Stuffing political henchmen to Sri Lanka private banks could end
Aug 04, 2015 16:14 PM GMT+0530 | 0 Comment(s)
POLICY SUMMIT: Panelists at the plenary session of the Ceylon Chamber of Commerce Sri Lanka Economic Summit 2015
ECONOMYNEXT - The stuffing of political appointees to private banks using voting rights of stocks bought by state-controlled funds will end if end independent wealth management trusts are set up, Deputy Economic Policy Minister Harsha de Silva said.
The United National Party is proposing independent trusts to manage Sri Lanka's Employees Provident Fund and Employees Trust Fund, where trustees will be appointed by a proposed constitutional council if they come to power after August polls.
The constitutional council, which will appoint a series of independent commissions is also expected to free the entire public service from political interference, hopefully recreating conditions that existed when a civil service commission appointed permanent secretaries to ministries according to analysts.
However the original plan to appoint a majority of non-politicians were thwarted by sections of the opposition.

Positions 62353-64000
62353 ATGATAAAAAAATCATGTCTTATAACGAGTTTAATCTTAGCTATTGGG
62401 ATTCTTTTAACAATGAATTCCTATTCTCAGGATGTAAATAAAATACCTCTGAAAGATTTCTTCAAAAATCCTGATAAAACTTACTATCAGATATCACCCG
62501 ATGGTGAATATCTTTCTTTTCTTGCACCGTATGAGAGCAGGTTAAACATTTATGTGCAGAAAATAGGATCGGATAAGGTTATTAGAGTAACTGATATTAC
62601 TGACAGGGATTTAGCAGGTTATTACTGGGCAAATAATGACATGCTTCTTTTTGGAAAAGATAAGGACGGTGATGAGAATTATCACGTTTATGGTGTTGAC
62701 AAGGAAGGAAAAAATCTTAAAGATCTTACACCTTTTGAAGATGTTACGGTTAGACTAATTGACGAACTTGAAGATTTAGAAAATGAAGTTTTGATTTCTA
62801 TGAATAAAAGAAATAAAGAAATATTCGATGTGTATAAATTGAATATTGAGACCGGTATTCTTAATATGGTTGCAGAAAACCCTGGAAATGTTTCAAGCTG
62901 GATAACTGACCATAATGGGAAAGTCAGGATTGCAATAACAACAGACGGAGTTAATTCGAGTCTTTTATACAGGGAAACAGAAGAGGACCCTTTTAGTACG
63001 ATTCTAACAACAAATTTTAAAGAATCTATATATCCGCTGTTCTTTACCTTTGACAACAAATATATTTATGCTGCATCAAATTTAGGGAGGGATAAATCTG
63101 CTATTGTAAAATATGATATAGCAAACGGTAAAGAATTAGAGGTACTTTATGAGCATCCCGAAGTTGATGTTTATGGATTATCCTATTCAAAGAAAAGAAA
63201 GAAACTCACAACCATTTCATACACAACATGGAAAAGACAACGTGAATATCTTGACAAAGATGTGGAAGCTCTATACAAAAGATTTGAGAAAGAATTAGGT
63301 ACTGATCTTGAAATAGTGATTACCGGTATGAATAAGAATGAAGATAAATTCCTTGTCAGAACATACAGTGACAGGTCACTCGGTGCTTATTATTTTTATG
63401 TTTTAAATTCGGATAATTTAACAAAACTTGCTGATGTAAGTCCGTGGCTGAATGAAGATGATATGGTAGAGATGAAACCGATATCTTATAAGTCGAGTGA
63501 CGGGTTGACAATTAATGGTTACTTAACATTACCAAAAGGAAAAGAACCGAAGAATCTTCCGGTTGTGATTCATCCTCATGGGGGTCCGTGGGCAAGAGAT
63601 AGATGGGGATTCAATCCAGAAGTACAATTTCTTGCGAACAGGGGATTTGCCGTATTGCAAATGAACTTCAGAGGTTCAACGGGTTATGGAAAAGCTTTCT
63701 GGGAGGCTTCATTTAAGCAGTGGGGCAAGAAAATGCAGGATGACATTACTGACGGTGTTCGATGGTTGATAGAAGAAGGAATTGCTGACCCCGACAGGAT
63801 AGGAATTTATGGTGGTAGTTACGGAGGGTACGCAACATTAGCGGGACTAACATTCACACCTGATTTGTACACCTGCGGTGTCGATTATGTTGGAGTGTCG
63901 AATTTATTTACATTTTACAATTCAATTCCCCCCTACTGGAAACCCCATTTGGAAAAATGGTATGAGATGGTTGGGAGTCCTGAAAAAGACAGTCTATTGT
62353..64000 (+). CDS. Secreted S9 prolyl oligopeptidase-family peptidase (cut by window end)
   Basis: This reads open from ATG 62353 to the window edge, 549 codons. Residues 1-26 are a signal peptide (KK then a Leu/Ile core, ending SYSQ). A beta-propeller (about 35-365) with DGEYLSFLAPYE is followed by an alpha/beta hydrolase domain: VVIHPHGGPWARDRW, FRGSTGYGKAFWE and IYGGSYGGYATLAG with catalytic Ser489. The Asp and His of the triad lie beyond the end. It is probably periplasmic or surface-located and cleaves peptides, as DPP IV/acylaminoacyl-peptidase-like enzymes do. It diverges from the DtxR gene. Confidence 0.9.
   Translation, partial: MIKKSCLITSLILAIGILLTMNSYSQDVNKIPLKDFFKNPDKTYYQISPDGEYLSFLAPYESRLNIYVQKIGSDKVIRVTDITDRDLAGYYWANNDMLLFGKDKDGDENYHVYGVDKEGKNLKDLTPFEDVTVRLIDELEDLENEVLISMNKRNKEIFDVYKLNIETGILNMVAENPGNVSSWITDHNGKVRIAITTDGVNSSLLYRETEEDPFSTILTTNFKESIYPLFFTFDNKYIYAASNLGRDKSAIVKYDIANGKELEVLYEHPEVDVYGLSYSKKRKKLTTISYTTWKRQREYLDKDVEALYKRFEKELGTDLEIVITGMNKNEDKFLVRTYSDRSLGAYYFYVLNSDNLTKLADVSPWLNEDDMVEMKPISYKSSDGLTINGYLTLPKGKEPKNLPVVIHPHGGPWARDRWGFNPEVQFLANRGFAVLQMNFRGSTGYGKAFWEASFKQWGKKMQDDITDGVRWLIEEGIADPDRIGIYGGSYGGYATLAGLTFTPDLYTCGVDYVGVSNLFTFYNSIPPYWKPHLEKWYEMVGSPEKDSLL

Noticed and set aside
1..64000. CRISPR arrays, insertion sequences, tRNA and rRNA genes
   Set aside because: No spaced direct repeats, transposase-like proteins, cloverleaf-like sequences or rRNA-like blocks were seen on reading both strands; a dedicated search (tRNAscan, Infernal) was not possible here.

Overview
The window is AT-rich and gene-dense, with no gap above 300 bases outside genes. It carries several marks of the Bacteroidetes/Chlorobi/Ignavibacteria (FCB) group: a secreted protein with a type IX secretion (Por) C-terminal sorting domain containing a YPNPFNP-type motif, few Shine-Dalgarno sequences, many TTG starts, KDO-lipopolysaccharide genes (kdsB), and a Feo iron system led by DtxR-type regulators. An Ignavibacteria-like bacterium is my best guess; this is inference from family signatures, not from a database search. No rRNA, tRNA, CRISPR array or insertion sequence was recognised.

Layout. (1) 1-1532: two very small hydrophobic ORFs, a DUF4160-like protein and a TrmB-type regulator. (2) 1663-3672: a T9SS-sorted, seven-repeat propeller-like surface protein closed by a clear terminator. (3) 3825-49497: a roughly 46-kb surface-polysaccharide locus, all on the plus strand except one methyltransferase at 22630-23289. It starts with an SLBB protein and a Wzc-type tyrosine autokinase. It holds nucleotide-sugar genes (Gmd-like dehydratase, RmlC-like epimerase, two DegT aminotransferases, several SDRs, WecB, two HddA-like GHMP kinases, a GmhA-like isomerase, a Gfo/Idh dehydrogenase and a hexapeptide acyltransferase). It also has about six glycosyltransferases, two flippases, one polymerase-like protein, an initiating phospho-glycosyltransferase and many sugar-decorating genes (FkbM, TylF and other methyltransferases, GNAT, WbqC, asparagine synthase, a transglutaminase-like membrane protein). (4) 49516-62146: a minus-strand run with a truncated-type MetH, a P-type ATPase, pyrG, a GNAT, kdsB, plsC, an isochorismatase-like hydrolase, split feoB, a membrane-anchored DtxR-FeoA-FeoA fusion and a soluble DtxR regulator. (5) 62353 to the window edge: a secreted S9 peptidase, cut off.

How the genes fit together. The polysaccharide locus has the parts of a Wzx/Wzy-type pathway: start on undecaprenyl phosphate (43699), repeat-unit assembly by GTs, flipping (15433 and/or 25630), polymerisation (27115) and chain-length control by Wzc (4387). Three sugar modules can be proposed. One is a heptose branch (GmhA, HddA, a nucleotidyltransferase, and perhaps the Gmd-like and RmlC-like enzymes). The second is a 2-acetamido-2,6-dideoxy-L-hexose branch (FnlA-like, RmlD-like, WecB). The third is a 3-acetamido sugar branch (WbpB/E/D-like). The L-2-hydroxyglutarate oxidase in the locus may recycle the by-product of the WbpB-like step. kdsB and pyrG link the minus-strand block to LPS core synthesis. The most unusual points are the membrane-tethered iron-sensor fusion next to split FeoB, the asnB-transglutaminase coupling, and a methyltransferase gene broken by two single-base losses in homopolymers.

De Silva told an economic policy forum held by Ceylon Chamber of Commerce, the island's largest trade chamber said the independent trusts will ensure that politicization will be reduced.
He was responding to a question on recent appointments of directors to private banks by the new administration which created controversy.
The ousted Rajapaksa administration appointed controversial characters including one charged with mis-appropriating state property.
There was also concern that others became virtual chief executives who tried to micro-manage private lenders using shares purchased by the Employment Provident Fund and other state agencies.
In the past the appointment of Treasury officials as well as well-respected senior private sector executives had not been controversial.
De Silva who had objected to in the past to EPF buying shares as it was managed by the Central Bank which was the regulator of the banks said once an independent trust was set up to manage the retirement funds, the question of political appointees would not arise.
At the moment there were severe conflicts of interest in the Central Bank where it was supposed to get high returns for the EPF beneficiaries while also raising debt for the Treasury at the lowest rates.